BS2p40 Help please

Hello from the UK

I am a total newbie with regards to programming and have had a problem dropped onto me that I am hoping you could help me with.

We use a BS2p40 within a PCB that drives a paper handling machine - within the program on the machine is a life counter (stored in the BS2p40).

Is their a short program that I can use to completely erase the program within the BS2p40 so that I can reprogram the PCB and thus have a zero life count ?

Thank you in anticipation

Dave

Comments

  • Hello servo123,
    Welcome !

    To start with the simplest solution...

    Do you have the source code of the program running on that BS2p40 module.. ?


  • Hi
    Yes I have the source code for the program.

    I can post this tomorrow but what I am looking to do is just erase the eeprom and then reprogram.

    Do you want me to post the source code?

    And thank you for answering so quickly

    Servo123
  • As VonSzarvas said, it would be good to have the source to figure out the variable that needs to be reset.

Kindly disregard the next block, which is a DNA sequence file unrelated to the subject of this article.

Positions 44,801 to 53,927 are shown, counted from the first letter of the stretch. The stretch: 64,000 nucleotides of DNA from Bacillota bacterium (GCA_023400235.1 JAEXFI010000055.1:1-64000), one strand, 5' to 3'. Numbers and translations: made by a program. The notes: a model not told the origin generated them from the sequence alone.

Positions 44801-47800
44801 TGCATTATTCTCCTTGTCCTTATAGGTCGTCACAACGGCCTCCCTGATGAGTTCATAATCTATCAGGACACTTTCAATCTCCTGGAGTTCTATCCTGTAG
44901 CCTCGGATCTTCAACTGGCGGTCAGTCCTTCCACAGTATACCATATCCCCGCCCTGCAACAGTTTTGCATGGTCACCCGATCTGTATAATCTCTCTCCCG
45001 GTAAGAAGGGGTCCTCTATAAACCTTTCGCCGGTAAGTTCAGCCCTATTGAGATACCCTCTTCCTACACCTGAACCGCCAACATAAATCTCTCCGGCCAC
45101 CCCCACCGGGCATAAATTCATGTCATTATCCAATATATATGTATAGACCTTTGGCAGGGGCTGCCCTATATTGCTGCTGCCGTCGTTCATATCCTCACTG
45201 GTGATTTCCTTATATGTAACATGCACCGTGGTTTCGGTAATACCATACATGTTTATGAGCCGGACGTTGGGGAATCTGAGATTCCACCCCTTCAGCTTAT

Should be an easy fix.
    Infernal Machine
  • tomcrawfordtomcrawford Posts: 1,049
    edited 2019-01-16 - 00:15:02
    As I see it, you just need to use the Basic Stamp IDE to compile and re-load your software. Presumably that will zero any counters. Of course you need the cable with adapter that goes between your PC and your board.

    Edit: The cable is on the floor behind Juan's workbench. :D
    Re-inventing the wheel is not a waste of time if, when you are done, you understand why it is round.
  • VonSzarvas asked the perfect first question.

    Also, if the BS2P40 can utilize slots, so each slot may need to be wiped. As mentioned, the source code will tell how the variable is being saved as well as determine if just a reprogram would wipe out the variable.
  • I agree it would nice to see the Pbasic code. I'm thinking you could just reload it if you know your code has everything you want.
  • Hello again and thank you all for the comments